Asking questions about belief systems different from their own can be difficult for students. Insensitive questions or statements and defensive responses are neither entirely uncommon nor always intentional. But how might a teacher respond to the above scenarios?

Scenario 1: Tell students that, instead of leading with a judgmental word or statement, they can begin with, “That’s different from what I’ve ever done.” This type of reaction will help build sensitivity and respect and can prevent the questioned students from being on the defensive. Encourage students to follow up with, “Tell me more.”

Scenario 2: Deal with the laughter right away by stating that put-downs will not be tolerated in the classroom. Follow up with, “I think we can find many differences in our belief systems, but these differences add to the richness and diversity of our class.” Tell students that, instead of laughing, they could have asked, “What are some of your family’s traditions?” and “How do you celebrate the Earth?”

Scenario 3: Remind students that they can express their curiosity in a thoughtful and respectful manner. For example, they might say, “What’s it like to wear a hijab every day?” Or, “What is the meaning behind the hijab?” You can also encourage students to connect with their classmates by sharing similar experiences. For example a student might say, “I wear a St. Christopher medal around my neck because my family believes he protects us.”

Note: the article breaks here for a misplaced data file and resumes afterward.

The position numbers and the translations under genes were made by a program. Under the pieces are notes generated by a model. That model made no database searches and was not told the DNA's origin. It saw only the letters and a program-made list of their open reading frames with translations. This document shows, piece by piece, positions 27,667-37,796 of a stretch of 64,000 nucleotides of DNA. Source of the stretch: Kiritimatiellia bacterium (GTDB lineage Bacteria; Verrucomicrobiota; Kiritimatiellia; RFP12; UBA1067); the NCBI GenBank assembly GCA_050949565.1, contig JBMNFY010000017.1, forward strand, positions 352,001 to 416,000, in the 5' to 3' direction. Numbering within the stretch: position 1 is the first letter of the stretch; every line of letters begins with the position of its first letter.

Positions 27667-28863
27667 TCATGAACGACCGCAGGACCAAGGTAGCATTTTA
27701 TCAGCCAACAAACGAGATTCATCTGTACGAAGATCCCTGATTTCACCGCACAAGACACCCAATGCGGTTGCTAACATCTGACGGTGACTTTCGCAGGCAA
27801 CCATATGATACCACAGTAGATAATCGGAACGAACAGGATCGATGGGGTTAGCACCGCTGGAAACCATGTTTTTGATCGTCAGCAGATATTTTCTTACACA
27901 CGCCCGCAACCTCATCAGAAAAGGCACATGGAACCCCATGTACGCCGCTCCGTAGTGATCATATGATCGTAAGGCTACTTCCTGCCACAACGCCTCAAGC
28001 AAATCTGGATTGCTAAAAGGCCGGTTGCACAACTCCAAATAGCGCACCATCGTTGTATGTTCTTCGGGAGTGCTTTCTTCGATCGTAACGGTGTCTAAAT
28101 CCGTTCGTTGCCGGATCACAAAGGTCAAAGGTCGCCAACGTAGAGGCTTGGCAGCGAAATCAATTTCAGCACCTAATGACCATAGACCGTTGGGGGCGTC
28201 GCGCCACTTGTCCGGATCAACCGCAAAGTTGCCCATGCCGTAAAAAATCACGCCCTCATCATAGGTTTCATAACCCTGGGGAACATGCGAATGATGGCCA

Having in-class conversations about what constitutes respectful statements and questions can be a turning point for students. Not only do they offer students an opportunity to weigh in with any concerns or questions, but they also help build a respectful school climate—even when students find themselves in discussions about belief systems on their own.

Stay tuned for our third blog answering participants’ questions. It will address how to include nonreligious students in classroom discussions about religion.

Wicht is the senior manager of teaching and learning for Teaching Tolerance.